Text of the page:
Earlier in the week, as some of the uncouth, unwashed masses went on and took in the Baltimore-Washington makeup game at Nats Park, I decided to get my learn on and headed on down to the Smithsonian Institute of Free, Old, and Occasionally Cool Things and Stuff* to take in one of their evening seminars: The Most Powerful Man in Baseball? An Evening with Superagent Scott Boras. Boras, as many of you probably know, is the agent to many baseball luminaries and Stephen Strasburg, and is often seen as Public Enemy Numero Uno when it comes to baseball’s purported decline, given his meddling in…I don’t know, exactly.
To be honest, I’ve always admired the guy, as he has done a lot of things that I have done (or wanted to do) in my life and has done so with aplomb after coming from a fairly disadvantaged background. A former minor leaguer with the Chicago Cubs and St. Louis Cardinals, after his playing days were over, he went on to pursue graduate studies in not only pharmaceutical sciences, but also in law, securing degrees in those disciplines from the University of Pacific, whose name is as oxymoronic as it gets, but I digress.
OK, fine, you’ve egged me on. Stockton is a turd. There, I said it. GREAT thrift stores, but yeah…pass.
Enough rambling about who Boras is, biographically—if you don’t know all the details, wiki up. More importantly, what did I learn by sitting at the feet of Boras, along with D.C. baseball stalwarts Phil Wood and Adam Kilgore?
Because my brain is feeble and my recollection of what I did an hour ago, let alone four days ago, is fuzzy, my apologies in advance for the cryptic crib notes and for the potentially bouncing format. Also, let it be known that Boras is a lawyer and as such, can ramble on and on and on in response to a question and NEVER FUCKING ANSWER IT. He’s a bang up lawyer in this respect. Caveat emptor.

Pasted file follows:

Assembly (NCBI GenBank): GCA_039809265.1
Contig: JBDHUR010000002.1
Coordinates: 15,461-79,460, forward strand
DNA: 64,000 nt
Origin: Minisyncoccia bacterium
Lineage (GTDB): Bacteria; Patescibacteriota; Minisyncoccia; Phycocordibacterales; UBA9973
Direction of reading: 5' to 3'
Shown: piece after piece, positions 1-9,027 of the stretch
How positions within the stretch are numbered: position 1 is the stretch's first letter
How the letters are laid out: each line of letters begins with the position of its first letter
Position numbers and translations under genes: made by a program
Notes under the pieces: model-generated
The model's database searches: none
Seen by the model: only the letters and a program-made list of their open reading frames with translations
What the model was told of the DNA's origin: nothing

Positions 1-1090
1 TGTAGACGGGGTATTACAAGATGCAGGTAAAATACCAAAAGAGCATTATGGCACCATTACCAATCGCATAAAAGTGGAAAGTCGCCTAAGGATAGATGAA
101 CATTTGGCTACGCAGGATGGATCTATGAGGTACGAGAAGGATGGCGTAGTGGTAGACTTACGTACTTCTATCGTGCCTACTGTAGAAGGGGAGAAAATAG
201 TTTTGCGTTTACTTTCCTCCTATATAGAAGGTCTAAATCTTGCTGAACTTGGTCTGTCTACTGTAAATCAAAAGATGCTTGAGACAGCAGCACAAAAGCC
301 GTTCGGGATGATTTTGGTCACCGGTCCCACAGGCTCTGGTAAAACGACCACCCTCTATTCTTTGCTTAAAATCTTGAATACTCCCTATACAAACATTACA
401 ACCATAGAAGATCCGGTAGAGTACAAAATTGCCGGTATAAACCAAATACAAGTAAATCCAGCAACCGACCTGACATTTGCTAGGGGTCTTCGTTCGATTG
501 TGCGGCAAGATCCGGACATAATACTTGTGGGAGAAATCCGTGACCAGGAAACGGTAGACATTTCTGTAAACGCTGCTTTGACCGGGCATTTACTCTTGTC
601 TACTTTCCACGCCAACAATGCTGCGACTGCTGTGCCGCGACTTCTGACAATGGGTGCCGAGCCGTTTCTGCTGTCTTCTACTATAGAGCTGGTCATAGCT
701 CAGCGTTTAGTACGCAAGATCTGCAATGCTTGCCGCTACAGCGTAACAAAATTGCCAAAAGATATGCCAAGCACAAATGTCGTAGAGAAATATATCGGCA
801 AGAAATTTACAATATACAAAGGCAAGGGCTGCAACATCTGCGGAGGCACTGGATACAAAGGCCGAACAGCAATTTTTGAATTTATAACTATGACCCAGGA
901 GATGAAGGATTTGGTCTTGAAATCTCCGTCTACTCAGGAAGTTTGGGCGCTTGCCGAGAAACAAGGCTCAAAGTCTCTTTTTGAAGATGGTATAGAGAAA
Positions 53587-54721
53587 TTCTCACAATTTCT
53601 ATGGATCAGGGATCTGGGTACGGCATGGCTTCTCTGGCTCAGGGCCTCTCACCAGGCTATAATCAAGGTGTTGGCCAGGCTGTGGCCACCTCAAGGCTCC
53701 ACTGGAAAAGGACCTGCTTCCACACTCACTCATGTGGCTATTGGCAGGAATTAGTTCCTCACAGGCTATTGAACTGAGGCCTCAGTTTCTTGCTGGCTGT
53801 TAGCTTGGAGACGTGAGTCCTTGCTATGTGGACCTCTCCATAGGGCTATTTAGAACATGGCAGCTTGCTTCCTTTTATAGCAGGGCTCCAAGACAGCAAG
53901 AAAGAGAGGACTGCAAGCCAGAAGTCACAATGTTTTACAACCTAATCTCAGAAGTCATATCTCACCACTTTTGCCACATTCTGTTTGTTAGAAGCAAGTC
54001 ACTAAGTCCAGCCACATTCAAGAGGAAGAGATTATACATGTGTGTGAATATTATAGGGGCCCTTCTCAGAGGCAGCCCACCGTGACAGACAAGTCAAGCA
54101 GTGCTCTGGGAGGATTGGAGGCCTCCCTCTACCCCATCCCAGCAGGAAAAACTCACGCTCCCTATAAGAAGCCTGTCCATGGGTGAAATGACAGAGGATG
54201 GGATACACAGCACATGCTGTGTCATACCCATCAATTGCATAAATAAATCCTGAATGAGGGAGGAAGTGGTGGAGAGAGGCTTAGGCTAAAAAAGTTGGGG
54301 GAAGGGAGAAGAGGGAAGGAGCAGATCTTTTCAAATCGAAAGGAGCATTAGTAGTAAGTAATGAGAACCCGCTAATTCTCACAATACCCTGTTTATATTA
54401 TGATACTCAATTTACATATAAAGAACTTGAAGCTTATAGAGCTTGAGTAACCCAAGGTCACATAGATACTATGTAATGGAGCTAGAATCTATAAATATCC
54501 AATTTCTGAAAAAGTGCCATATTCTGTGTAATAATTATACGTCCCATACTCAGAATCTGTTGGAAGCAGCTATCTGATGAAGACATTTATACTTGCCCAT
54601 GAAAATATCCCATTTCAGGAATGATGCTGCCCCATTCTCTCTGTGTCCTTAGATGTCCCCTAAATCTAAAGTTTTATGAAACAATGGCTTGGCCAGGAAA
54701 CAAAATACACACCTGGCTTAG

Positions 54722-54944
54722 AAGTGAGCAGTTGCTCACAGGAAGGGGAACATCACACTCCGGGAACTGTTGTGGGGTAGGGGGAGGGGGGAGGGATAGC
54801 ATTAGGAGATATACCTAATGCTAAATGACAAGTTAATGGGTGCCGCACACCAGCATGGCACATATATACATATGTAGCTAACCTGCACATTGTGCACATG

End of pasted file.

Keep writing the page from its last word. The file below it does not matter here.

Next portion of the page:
His relationship with George Steinbrenner was contentious, but steeped in both parties’ desire to win.
- Given the average age of the crowd was roughly 203984390, there were a lot of questions asked about the good ol’ days, especially the Yankees. OK. Either way, he had a lot of respect for Steinbrenner and had his share of passionate calls and chats from King George through the years, especially about Bernie Williams, whom ol’ George didn’t take a shining to at the start. Winning can change a man.
He doesn’t like the draft as now constructed
- He feels that it really hurts player and organization alike, with the notion that any artificial dampening of the market is a bad thing. Forgive my lack of basic economics chops, so I will probably explain this in a very ham-handed way, but essentially, the money and the value that is applied to a player these days is wrong and it all goes to the basic premise that the player determines the market value. Thinking about some of the more esoteric aspects of sabermetric valuation of a player monetarily and the assignment of dollars to wins above replacement, I can appreciate how crazy this whole concept is, trying to slot money to particular picks and draft rounds. If Joe Bloggs is worth eleventy billion dollars, let him get it; let a team willing to give it to him do as such. Of course, that means more money for Boras if he does represent Bloggs, but it makes sense that the framing of the draft is archaic. Consider Bloggs’ Cuban counterpart, Jose Bloggas, can come in and actually get said eleventy billion smackers, just adds to the frustration of Boras and how he can operate. And his main raison d’être?